â€œI shot a man in Reno, just to watch him die.â€
â€” Johnny Cash
There is no such murderous scenario at the new Logan Square cafe and restaurant named Reno, but there is killer pizza. Still, the name of the joint is pregnant with meaning. While I ate at Reno, and then while I drove home after dinner, I couldn’t seem to stop humming Cash’s â€œFolsom Prison Blues,â€ what with that pivotal lyric about a killing in â€œThe Biggest Little Cityâ€ in the world.
But as the floor of the restaurant reminds, in bright yellow lettering, Reno the restaurant is â€œNot Nevada.â€ But then again you didn’t need the warning to know that. Logan Square is the natural habitat for much of Chicago’s hipster community, and Reno is its clubhouse of sorts. You almost feel guilty if you haven’t worn your best flannel or grown a beard before visiting. There are a lot of dark eyeglasses, piercings and knit caps around as well. But there are also the young families from the neighborhood, their toddlers gnawing on bubbly pizza crust.
The space â€” brick and rough woods, with tables built of knotty lumber and industrial black metal â€” has a Portland, Ore., feel. At night, after a few beers (I particularly like the lightly hopped cream ale, Sweet Action from Brooklyn brewery Six Point), bathed in the light of the Logan Theatre marquee and the Chase bank across the street, I feel pretty good.
There’s sort of a ski lodge-like warmth here. All that’s really missing is a fireplace, unless you consider the wood-fired brick oven behind the counter. And from that oven comes Reno’s best thing: puffy charred and chewy, thin-crust pizzas.
The dough here rises at the edges and droops slightly under the heft of gooey cheese at the center. This pizza is the cousin of the great Neapolitan pies served around town including those from Nella and Spaccanapoli. However, both those spots are strictly Italian, whereas the pizza slingers at Reno mine other exotic locales.
â€œThe Hog,â€ for example, filled with tender strings of pork belly carnitas, a tangy salsa verde and crumbly white cotija cheese is pure Mexico. My favorite pie is â€œThe Southern,â€ a Korean/Kentucky mash-up of salty country ham, sweet roast garlic, fiery fizzy kimchi and juicy tendrils of spinach.
A great pizza deserves a great salad, and the curly bitter frisee and sweet spinach salad wilted slightly by a warm sherry vinaigrette and topped with shaved mushrooms and a tangle of crispy fried leeks is a very nice companion.
There’s another side dish of creamy grits tossed with fragrant and salty lobster roe finished with hunks of spicy house-made merguez sausage that’s also very comforting.
I expected the rigatoni carbonara to provide a similar measure of reassurance. What could go wrong when marrying creamy Parmesan, silky fresh egg yolk, the richness of bone marrow and a salty sprinkle of pancetta and guanciale (cured pigs jowl)? Well, the rigatoni was limp and overcooked, while the egg yolk was lukewarm and a touch slimy and larded with blobby bits of gelatinous bone marrow.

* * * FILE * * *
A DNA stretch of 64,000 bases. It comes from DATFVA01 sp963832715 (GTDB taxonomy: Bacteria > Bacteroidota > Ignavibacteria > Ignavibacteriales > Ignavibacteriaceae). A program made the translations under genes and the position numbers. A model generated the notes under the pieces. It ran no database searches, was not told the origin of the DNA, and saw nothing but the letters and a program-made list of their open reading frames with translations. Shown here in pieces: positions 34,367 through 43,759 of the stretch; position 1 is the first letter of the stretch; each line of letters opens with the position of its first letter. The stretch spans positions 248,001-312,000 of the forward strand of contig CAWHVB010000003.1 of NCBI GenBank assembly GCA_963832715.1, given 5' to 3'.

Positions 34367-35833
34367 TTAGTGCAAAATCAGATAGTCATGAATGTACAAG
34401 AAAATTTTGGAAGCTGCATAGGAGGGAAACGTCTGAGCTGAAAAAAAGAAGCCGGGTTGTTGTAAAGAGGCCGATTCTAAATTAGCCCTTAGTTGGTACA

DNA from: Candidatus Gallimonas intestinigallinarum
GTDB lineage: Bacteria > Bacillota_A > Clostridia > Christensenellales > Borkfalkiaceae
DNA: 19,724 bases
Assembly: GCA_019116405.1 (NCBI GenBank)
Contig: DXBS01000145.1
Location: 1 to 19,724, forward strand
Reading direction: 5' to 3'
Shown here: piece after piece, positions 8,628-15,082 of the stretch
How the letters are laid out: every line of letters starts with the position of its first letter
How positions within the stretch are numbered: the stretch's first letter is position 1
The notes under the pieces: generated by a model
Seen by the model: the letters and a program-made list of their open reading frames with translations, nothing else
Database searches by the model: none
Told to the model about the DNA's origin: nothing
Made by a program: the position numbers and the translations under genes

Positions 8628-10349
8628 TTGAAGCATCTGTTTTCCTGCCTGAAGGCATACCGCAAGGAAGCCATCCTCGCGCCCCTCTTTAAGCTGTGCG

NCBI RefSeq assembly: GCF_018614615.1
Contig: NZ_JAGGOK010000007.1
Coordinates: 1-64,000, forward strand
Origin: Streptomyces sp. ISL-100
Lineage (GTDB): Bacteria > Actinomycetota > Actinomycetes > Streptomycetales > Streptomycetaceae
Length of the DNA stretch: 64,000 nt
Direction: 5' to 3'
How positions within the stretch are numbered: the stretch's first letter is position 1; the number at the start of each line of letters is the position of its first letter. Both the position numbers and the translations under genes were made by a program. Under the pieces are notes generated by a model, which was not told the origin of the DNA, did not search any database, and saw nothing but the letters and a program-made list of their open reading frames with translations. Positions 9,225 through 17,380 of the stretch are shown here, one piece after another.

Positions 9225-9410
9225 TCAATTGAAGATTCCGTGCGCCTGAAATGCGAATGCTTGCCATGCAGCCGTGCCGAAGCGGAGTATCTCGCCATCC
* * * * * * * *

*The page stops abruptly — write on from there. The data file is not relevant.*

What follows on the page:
Dessert wasn’t much better. The crux of a great brownie sundae is the contrast of the hot fudgy cake and cool ice cream. At Reno, the brownie was dry, so crispy that it threatened to scratch the top of my mouth like the crust on an old piece of sourdough. The pistachio ice cream was runny and half melted by the time the plate arrived.
Reno also serves breakfast and lunch. Dessert was a harbinger of the disappointment I’d experience in the morning at Reno. At night, the servers are attentive. In the morning the counter staff is groggy. Most of what’s on offer is baked goods and pastry.
I settle for a vegetarian quiche with mushroom and Gruyere and some savory brioche tangled around fat hunks of fennel-rich sausage and tangy mostarda. Both pastries are served cold. I think Reno should offer a warm-up option, maybe a quick heat in the wood-fired oven, for these items. The texture on the brioche is good, but cold, it feels a little like eating lukewarm French toast. My standard for quiche is the incredibly gooey custard served at Hoosier Mama wrapped in flaky pie crust. By that standard, Reno’s quiche which is more rustic and full of textured curd is decent, but not particularly memorable.
Much has also been made of the bagels at Reno by some of my colleagues. It’s true, they’re good, certainly better than most local options including the much-vaunted New York Bagel & Bialy in Lincolnwood.
The crispness of the Reno bagel serves well when it’s made into a sandwich. I very much like the crusty contrast against the soft lox, cucumber, avocado, artichoke, red onion and cream-cheese combo of the â€œHookâ€ breakfast sandwich. My only quibble is that the lox has been promised as seasoned with togarashi (a spicy Japanese chili seasoning), but there is no bite or discernible spice on my sandwich.
Bagel texture, like pizza style, is one of the more subjective things in food. There’s so much nostalgia and experience with these items, that preference for a type is a very personal one. And for me, the Reno bagels are almost too crispy. I prefer the ones from St-Viateur in Montreal, which have a more golden ratio of crispy crust to airy chew. But I didn’t want my personal bias to rule here, so I asked a colleague about her take on the Reno bagel. She summed it up best, saying, â€œIt’s just a bagel, you know?â€
2607 N. Milwaukee(773) 697-4234; www.renochicago.com
This article first appeared in the Chicago Sun-Times in a different form.